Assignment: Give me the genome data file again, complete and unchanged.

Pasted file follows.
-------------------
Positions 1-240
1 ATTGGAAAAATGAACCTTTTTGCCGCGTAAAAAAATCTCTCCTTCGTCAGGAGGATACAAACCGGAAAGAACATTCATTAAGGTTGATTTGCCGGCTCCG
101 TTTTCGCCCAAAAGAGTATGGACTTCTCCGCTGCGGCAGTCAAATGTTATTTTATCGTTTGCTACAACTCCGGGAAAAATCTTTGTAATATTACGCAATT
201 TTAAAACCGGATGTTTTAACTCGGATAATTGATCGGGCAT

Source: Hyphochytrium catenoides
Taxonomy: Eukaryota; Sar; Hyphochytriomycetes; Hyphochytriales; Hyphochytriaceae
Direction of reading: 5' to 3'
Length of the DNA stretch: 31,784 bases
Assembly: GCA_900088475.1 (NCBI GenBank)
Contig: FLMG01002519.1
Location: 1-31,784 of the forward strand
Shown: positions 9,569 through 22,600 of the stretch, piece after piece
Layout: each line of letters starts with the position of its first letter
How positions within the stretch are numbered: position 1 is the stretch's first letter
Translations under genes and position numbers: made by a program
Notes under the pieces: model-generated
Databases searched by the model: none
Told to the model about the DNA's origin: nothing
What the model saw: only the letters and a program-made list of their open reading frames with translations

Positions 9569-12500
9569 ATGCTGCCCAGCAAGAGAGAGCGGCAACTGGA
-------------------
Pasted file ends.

Positions 1-240
1 ATTGGAAAAATGAACCTTTTTGCCGCGTAAAAAAATCTCTCCTTCGTCAGGAGGATACAAACCGGAAAGAACATTCATTAAGGTTGATTTGCCGGCTCCG
101 TTTTCGCCCAAAAGAGTATGGACTTCTCCGCTGCGGCAGTCAAATGTTATTTTATCGTTTGCTACAACTCCGGGAAAAATCTTTGTAATATTACGCAATT
201 TTAAAACCGGATGTTTTAACTCGGATAATTGATCGGGCAT

Source: Hyphochytrium catenoides
Taxonomy: Eukaryota; Sar; Hyphochytriomycetes; Hyphochytriales; Hyphochytriaceae
Direction of reading: 5' to 3'
Length of the DNA stretch: 31,784 bases
Assembly: GCA_900088475.1 (NCBI GenBank)
Contig: FLMG01002519.1
Location: 1-31,784 of the forward strand
Shown: positions 9,569 through 22,600 of the stretch, piece after piece
Layout: each line of letters starts with the position of its first letter
How positions within the stretch are numbered: position 1 is the stretch's first letter
Translations under genes and position numbers: made by a program
Notes under the pieces: model-generated
Databases searched by the model: none
Told to the model about the DNA's origin: nothing
What the model saw: only the letters and a program-made list of their open reading frames with translations

Positions 9569-12500
9569 ATGCTGCCCAGCAAGAGAGAGCGGCAACTGGA